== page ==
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Threat Actor Sold Access to Networks of 135 Organizations

Over a period of two years, a threat actor sold access to the compromised networks of 135 organizations in 44 countries and likely made over $1.5 million, Group-IB says.

Over a period of two years, a threat actor sold access to the compromised networks of 135 organizations in 44 countries and likely made over $1.5 million, Group-IB says.

Using the online moniker Fxmsp, the individual started selling access to company networks on October 1, 2017, and seized all activity in September 2019, several months after he came to fame for the hacking of three antivirus companies in the United States.

In May last year, Fxmsp was asking $300,000 for data exfiltrated from said organizations (likely McAfee, Symantec, and Trend Micro), including fragments of the antivirus software source code, analytical modules, design documents, and the like.

Between October 2017 and July 2018, Fxmsp sold access to compromised networks personally, but then found an accomplice who became his sales manager. The activity completely stopped in September 2019, after the hackers racked over $1.5 million in proceeds from their illegal activities (excluding sales made through private messages and access sold without naming a price).

To compromise networks, the threat actor performed attacks en masse, targeting all kinds of industries, ranging from small websites of schools to large banks and hotel chains. Between October 2017 and September 2019, the hacker advertised access to the networks of 135 companies.

In a report published this week, Group-IB reveals that the sectors hit the most were light industry, information technology, retail, government, education, hospitality, oil and energy, and financial services. A dozen other industries were hit as well. The hacker would target the Remote Desktop Protocol (RDP) for persistent access to the victim environments.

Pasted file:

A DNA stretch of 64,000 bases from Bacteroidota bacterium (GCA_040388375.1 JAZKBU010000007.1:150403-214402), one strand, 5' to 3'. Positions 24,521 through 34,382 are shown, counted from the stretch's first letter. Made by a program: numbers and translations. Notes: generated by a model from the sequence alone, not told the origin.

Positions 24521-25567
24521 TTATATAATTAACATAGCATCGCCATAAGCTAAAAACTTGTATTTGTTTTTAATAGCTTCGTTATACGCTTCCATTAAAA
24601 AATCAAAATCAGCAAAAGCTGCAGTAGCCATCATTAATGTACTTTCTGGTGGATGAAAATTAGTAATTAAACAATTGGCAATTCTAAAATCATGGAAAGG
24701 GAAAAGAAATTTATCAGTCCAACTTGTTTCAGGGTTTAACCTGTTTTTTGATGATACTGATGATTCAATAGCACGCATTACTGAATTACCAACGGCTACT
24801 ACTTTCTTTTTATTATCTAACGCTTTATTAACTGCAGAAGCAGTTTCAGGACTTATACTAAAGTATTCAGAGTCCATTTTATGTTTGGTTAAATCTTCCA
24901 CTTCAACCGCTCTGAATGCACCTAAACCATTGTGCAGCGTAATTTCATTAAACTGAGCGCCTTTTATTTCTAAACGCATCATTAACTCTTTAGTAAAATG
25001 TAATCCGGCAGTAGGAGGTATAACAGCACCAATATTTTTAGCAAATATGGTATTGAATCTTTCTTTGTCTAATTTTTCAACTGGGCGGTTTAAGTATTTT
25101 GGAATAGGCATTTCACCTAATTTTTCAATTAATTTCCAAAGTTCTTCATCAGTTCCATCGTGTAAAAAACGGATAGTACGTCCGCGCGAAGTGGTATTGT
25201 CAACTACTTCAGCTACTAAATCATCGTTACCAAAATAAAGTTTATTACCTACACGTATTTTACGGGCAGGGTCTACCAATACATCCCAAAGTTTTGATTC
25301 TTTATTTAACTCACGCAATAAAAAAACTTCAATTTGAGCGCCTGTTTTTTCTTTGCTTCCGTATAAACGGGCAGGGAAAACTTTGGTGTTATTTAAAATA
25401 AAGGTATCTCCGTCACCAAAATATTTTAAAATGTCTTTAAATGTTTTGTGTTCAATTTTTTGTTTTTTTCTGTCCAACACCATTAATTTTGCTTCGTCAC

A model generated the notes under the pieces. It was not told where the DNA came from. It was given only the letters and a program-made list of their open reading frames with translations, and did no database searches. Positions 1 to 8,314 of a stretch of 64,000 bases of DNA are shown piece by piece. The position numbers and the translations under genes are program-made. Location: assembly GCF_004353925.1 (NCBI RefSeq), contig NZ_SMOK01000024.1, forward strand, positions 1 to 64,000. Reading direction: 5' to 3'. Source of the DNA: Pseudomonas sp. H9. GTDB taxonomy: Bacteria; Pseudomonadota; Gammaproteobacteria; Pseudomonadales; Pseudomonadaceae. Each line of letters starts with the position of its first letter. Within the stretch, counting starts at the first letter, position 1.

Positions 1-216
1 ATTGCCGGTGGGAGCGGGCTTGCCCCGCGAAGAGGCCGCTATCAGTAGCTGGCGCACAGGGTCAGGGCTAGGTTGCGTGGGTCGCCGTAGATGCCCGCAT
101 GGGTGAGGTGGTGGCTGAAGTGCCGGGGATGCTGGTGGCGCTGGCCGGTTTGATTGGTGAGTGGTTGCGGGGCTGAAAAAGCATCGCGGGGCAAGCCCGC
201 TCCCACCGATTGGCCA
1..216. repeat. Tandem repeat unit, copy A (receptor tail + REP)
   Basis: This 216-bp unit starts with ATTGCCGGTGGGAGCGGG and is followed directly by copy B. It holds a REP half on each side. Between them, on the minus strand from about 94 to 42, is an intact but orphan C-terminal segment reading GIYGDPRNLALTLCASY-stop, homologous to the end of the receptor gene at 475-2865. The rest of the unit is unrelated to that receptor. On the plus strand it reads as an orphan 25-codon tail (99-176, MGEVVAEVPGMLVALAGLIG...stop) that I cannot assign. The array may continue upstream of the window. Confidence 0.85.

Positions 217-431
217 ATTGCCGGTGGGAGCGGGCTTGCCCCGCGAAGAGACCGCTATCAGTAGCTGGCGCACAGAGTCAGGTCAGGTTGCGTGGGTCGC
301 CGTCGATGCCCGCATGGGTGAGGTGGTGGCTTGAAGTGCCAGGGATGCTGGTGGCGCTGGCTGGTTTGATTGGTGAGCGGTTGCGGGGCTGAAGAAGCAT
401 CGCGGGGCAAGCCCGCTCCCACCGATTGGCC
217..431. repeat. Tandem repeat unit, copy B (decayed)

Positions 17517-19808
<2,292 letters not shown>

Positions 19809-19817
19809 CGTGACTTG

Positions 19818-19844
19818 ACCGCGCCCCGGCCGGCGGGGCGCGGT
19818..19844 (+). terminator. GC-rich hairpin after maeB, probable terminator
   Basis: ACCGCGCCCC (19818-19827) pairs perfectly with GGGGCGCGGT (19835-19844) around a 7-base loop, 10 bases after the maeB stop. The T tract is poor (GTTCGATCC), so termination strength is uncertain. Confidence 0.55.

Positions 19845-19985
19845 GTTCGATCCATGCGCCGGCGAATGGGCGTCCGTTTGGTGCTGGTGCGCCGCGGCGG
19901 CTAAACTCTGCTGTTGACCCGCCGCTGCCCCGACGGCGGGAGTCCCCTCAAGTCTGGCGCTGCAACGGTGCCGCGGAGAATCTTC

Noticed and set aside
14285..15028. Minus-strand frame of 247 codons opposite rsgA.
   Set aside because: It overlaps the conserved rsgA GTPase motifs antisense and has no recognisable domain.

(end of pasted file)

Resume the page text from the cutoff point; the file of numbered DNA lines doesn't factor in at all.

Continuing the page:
Group-IB’s security researchers believe that Fxmsp had already compromised enterprise networks by September 2016, when he first registered on an underground forum. Likely not knowing how to monetize the compromised resources, he was using the networks to mine for crypto-currency.

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Based on the hacker’s activity on underground forum fuckav[.]ru, Group-IB determined that, in addition to crypto-miners, he likely engaged in the use of the Atmos Trojan, the Metasploit PRO pentest software, and brute force attack tools.

In July 2017, he registered an account on exploit[.]in, where he focused on selling access to the compromised networks. By January 2018, he already had 18 buyers. By the end of July 2018, he was offering access to 51 companies in 21 countries.

“The cybercriminal shared the price in only 30% of cases. By that time, after 9 months of activity, the minimum average price for all visible accesses that he advertised was $268,000 (without including the sales he made through private messages),” Group-IB notes.

In July 2018, Fxmsp ceased all activity on forums, having appointed a user named Lampeduza (also known as Antony Moricone, BigPetya, Fivelife, Nikolay, tor.ter, andropov, and Gromyko on other forums) as his sales manager.

Between August and November 2018, Lampeduza shared posts advertising access to the networks of 62 new companies, with a total price for all of the access at $1,100,800. The two were banned from the forum in October, after trying to sell access to the same network to multiple cybercriminals.

The duo focused on private sales to a small circle of trusted clients, but resumed activity on other forums in March 2019. Over the course of 2019, they advertised access to corporate networks belonging to only 22 companies, with a total price of $124,100.

An investigation into the Jabber nicknames and email addresses used by Fxmsp has lead the security researchers to the conclusion that the individual behind the moniker is Andrey A. Turchin from Almaty, Kazakhstan.

“At the time of writing, Fxmsp is no longer conducting public activities. It is uncertain, however, whether he is still breaking into company networks and selling access to them. Given the risk, we deem it essential to offer universal recommendations on how to prevent attacks that bear similarities to those conducted by Fxmsp,” the researchers conclude.

Related: Russian Hackers Claim Breach of Three U.S. Anti-Virus Companies

Written By

Ionut Arghire is an international correspondent for SecurityWeek.

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